4. Even though a constitutional update is desirable, no constitutional framework can resist democratic backsliding by itself. Without popular support, democracy will not hold. We need effective politicians that can show their constituents that democracy works beyond theoretical abstraction and that can deliver tangible progress.
5. Words matter. Authoritarian discourses always precede authoritarian praxis. Discourses that legitimate constitutional hardball and politics as war should never be normalized and should be denounced and rejected from the very beginning before they turn into reality.
What comes next?
Hard to predict how president Dina Boluarte will govern. She has no party, clear ideological line, or relevant political team. We will have a better sense of her intentions once she presents her new cabinet in the following days, but it is hard to expect anything different from an autopilot government, given the context. She might not have clarity on how to govern, but president Boluarte is painfully aware of how weak she is and how willing the Peruvian Congress is to impeach her if they deem it necessary. She has very little room to maneuver in an already messy context. And whatever little room she has will fade away soon, so if she wants to push any agenda, she has to do it fast.
What could she do? She could push for fundamental political reforms to face corruption and political instability. People are tired of politicians and are frustrated by how they managed to block any attempt to approve political reforms and anti corruption measures in Congress. This path could be highly popular and could earn her quickly some political capital to sustain herself. But it would also start a conflict with Congress immediately, given how strongly they oppose any reform of that sort. To succeed, she would need to act fast, appeal to referendum mechanisms for popular legitimation, and credibly (and maybe legally) commit herself not to run for office after the reform. She would also need to articulate experts and social organizations into her efforts which could prove extremely difficult given her lack of political experience. This would be the best scenario for Peru, but again is unlikely that she wants to take this road and even if she wanted to, she probably doesn’t have what it takes to pull it off.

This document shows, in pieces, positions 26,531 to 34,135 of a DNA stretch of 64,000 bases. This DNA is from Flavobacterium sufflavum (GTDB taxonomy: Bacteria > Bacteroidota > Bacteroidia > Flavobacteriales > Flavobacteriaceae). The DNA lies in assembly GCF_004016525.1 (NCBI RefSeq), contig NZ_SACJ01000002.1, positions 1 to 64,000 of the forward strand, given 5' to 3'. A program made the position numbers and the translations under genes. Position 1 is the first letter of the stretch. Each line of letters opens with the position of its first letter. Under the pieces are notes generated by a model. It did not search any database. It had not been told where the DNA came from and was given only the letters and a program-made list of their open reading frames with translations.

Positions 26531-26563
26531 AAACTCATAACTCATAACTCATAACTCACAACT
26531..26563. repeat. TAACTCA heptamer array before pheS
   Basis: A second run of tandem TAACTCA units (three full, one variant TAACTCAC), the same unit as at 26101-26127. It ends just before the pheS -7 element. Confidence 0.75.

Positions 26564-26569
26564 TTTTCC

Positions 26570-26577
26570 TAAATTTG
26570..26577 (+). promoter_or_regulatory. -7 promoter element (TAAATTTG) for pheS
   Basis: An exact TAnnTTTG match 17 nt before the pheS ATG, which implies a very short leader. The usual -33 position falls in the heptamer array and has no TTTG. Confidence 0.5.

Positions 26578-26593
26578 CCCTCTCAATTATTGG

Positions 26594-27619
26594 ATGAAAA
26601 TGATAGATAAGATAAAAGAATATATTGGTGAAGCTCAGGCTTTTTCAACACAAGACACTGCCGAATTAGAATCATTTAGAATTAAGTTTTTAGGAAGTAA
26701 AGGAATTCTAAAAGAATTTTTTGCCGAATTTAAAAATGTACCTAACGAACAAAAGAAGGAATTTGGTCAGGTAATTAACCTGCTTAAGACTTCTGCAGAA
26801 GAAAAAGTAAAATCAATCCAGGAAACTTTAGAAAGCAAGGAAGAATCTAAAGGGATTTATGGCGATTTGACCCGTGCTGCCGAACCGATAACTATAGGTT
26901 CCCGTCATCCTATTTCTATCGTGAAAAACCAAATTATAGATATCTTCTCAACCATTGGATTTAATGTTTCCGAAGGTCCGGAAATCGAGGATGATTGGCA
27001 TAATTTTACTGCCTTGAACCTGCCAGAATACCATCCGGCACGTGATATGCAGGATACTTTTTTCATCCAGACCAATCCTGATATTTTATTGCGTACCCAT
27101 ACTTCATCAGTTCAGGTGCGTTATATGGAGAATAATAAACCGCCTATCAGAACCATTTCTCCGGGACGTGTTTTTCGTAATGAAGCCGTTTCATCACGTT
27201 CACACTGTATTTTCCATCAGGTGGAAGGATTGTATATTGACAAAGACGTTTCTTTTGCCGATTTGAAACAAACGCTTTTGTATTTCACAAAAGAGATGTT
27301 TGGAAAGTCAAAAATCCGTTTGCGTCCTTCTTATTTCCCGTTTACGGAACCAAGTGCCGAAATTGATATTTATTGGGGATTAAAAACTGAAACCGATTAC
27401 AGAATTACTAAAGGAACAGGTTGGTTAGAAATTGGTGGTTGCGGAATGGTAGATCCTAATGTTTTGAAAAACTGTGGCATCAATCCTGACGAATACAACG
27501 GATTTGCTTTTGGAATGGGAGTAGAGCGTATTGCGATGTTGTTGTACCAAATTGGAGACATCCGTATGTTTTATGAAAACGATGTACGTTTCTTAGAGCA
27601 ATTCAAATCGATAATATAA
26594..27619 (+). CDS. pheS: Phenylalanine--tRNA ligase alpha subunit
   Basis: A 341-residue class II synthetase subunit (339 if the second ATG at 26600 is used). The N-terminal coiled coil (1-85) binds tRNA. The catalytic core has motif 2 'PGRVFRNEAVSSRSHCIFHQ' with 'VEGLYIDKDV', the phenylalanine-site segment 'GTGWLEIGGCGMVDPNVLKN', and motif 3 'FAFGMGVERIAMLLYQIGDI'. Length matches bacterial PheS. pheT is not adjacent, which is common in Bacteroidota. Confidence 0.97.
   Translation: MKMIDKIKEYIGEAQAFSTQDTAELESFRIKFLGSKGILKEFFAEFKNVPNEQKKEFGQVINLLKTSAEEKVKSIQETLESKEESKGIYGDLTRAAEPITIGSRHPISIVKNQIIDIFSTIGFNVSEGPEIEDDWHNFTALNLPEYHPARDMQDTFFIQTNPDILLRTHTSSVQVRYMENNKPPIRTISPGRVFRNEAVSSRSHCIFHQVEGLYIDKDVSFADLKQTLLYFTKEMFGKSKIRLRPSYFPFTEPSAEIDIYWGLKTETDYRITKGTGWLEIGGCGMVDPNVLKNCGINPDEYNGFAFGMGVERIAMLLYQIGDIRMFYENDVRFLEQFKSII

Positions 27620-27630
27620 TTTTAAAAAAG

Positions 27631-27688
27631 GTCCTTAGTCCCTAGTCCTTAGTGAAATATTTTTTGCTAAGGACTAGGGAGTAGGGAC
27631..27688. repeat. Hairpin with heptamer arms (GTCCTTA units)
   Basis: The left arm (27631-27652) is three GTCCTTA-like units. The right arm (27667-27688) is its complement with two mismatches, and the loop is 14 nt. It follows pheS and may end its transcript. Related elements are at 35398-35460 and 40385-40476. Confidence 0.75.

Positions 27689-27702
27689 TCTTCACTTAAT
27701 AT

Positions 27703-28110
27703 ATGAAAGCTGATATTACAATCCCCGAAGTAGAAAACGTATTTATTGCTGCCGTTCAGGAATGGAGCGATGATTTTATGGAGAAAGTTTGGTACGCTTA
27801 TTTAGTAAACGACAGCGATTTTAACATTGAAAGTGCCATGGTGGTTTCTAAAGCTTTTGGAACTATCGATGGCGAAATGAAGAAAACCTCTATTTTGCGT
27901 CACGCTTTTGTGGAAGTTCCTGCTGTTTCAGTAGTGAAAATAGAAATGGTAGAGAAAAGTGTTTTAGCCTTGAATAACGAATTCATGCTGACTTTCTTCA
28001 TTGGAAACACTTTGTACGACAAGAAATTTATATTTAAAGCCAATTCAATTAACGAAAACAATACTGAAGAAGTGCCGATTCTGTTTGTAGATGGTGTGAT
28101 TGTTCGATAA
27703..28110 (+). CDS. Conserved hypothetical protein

What’s more probable? She signs a tacit truce with Congress, includes members of different parties in her cabinet, distributes resources and appointments among congress members and their allies, and maintains the status quo of a corrupt political class that doesn’t want to reform itself. The frustration of Peruvians will only increase, authoritarianism will become even more appealing, and the probability of resisting the next coup or authoritarian adventure will diminish.
There are no easy answers to the challenges before us, but this is clear: Peru is still a democracy, but if we don’t find a way to reform it and make it work for everyone, we will lose it sooner than later.
Author is Associate Professor at Jindal Global Law School and Faculty Fellow of the Centre for African, Latin American and Caribbean Studies (CALACS) at Jindal Global University.